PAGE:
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Mickey was soon an Amer­i­can sen­sa­tion and the “real ge­nius of Walt Dis­ney kicked in”, Time mag­a­zine’s Claire Sud­dath said.

He re­alised the mar­ket­ing power of his lit­tle mouse and within a mat­ter of months Mickey had his own line of mer­chan­dise and his own club, The Mickey Mouse Club.

The movies kept com­ing too. By 1937 the com­pany was pro­duc­ing 12 short Mickey films a year, fea­tur­ing the mouse who’d seen and done it all: signed up for the army, been a foot­ball hero, con­ducted a sym­phony, res­cued his pup Pluto from a dog catcher, lost his girl Min­nie to sev­eral beefy bad boys . . .

By the ’50s Mickey was the star of a news­pa­per comic strip, The Mickey Mouse Club had be­come a TV va­ri­ety show and Mickey was the in­spi­ra­tion be­hind the theme park Dis­ney­land.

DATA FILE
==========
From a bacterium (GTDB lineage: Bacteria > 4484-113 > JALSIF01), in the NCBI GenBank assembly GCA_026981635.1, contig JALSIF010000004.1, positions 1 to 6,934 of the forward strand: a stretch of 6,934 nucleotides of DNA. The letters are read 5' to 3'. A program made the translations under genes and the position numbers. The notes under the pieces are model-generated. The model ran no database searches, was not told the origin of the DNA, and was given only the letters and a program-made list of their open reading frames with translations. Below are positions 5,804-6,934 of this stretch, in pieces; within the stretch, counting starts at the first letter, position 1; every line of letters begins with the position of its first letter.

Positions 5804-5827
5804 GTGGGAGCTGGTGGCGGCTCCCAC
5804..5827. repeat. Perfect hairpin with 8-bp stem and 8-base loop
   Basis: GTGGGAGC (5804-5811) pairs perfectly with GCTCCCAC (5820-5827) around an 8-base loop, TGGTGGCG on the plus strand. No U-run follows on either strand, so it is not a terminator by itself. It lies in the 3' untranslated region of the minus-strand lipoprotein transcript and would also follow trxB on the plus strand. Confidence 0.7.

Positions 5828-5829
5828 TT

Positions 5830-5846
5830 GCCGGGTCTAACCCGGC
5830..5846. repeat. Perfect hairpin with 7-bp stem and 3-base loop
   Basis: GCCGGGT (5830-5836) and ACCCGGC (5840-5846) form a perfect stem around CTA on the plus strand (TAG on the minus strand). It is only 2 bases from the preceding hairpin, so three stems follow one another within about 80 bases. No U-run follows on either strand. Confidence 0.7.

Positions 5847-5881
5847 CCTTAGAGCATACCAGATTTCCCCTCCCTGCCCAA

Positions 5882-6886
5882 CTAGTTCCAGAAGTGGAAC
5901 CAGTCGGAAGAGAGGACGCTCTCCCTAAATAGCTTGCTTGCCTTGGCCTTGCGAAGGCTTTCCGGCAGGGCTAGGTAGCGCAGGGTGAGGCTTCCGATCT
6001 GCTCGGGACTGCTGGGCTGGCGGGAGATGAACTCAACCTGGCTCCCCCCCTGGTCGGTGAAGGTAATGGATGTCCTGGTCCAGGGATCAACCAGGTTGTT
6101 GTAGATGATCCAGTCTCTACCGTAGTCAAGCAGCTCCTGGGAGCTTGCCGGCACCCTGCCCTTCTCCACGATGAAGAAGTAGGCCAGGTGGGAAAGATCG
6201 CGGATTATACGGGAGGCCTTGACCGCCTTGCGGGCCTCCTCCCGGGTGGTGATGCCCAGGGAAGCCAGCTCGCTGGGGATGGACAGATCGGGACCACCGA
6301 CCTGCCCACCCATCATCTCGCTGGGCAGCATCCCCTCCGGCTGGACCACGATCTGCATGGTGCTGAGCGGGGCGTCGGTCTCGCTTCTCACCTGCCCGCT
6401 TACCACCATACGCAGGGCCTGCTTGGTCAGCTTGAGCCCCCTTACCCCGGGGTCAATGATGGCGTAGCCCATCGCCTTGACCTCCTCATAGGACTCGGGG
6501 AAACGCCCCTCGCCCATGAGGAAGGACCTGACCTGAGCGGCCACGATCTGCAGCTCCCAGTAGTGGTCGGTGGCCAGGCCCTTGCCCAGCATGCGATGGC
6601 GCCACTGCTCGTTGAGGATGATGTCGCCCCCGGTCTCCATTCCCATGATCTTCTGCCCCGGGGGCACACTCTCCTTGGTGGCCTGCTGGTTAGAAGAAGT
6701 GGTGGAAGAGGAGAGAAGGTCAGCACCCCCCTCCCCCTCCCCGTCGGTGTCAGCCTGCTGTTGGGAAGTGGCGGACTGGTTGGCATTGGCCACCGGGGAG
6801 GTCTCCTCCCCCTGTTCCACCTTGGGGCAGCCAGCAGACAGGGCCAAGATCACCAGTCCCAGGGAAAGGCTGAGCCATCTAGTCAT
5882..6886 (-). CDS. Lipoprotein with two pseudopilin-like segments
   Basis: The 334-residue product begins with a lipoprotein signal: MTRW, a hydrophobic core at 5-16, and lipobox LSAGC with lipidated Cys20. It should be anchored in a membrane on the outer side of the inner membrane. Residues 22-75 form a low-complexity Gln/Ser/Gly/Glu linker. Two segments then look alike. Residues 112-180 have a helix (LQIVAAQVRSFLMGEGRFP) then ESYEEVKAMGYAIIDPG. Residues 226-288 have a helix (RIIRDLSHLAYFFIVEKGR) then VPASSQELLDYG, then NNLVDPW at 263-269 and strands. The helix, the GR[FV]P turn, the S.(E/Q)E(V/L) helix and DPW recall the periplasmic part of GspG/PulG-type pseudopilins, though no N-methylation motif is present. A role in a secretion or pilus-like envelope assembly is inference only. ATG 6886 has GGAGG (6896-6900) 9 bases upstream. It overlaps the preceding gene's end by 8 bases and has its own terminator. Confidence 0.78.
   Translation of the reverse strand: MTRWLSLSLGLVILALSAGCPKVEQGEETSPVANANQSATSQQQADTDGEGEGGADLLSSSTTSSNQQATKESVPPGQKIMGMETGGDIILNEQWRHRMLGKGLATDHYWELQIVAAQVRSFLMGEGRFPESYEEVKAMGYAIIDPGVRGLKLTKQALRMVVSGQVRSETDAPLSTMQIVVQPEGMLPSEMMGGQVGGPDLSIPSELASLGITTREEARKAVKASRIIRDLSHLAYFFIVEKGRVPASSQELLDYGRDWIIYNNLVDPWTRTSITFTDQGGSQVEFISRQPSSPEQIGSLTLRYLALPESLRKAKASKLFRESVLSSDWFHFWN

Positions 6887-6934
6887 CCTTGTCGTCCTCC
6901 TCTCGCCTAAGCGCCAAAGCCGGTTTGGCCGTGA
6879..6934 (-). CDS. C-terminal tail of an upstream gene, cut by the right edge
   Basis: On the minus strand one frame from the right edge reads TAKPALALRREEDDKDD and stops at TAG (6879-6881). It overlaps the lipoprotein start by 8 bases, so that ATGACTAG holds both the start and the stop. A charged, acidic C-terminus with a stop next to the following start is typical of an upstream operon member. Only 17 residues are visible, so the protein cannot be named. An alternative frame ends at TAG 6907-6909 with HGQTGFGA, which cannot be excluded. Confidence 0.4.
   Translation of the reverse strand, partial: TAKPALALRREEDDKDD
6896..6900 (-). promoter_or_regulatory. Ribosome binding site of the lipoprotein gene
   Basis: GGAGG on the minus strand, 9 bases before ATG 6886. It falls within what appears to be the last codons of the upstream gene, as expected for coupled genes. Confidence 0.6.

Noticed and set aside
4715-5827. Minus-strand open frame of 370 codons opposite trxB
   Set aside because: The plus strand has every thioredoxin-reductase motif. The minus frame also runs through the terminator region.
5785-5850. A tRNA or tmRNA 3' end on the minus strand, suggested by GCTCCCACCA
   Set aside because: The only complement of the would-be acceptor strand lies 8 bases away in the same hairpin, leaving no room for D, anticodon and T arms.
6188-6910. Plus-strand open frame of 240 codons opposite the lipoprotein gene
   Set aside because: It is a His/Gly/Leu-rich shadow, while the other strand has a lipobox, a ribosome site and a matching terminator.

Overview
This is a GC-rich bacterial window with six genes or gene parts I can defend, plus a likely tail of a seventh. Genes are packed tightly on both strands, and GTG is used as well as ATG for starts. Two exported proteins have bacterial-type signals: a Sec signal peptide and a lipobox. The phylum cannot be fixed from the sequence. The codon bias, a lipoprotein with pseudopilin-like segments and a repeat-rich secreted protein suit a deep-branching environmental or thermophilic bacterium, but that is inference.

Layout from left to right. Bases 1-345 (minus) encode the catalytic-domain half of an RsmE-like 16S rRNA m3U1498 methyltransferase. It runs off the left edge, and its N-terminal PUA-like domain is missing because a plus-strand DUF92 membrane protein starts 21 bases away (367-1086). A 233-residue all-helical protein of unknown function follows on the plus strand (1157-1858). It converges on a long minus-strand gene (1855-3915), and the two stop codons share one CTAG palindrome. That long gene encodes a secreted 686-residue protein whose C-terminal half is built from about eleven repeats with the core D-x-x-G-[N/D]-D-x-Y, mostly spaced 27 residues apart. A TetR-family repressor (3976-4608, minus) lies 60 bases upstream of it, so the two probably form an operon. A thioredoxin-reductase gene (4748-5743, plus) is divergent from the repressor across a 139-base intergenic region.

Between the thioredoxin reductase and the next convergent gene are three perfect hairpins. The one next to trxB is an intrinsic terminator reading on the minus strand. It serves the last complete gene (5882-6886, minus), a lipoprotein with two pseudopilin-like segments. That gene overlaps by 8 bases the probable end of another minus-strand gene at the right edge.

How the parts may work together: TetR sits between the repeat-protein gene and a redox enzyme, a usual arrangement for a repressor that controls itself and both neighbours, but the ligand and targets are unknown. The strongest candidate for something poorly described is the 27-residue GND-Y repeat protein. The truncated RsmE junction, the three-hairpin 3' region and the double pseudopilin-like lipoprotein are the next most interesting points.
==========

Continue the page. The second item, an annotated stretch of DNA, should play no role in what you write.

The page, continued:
By this time the Dis­ney stu­dios were flex­ing their mus­cles in full-length movies and the suc­cess of films such as Snow White, Bambi and Sleep­ing Beauty meant Mickey – who was near­ing 30 – could take a bit of a break.

He starred in two more movies – Mickey’s Christ­mas Carol in 1983 and The Prince and the Pau­per in 1990 – but TV was where he found his new home.

Shows such as Mickey Mouse Works, Dis­ney’s House of Mouse and, most re­cently, Mickey and the Road­ster Rac­ers, were all hits.

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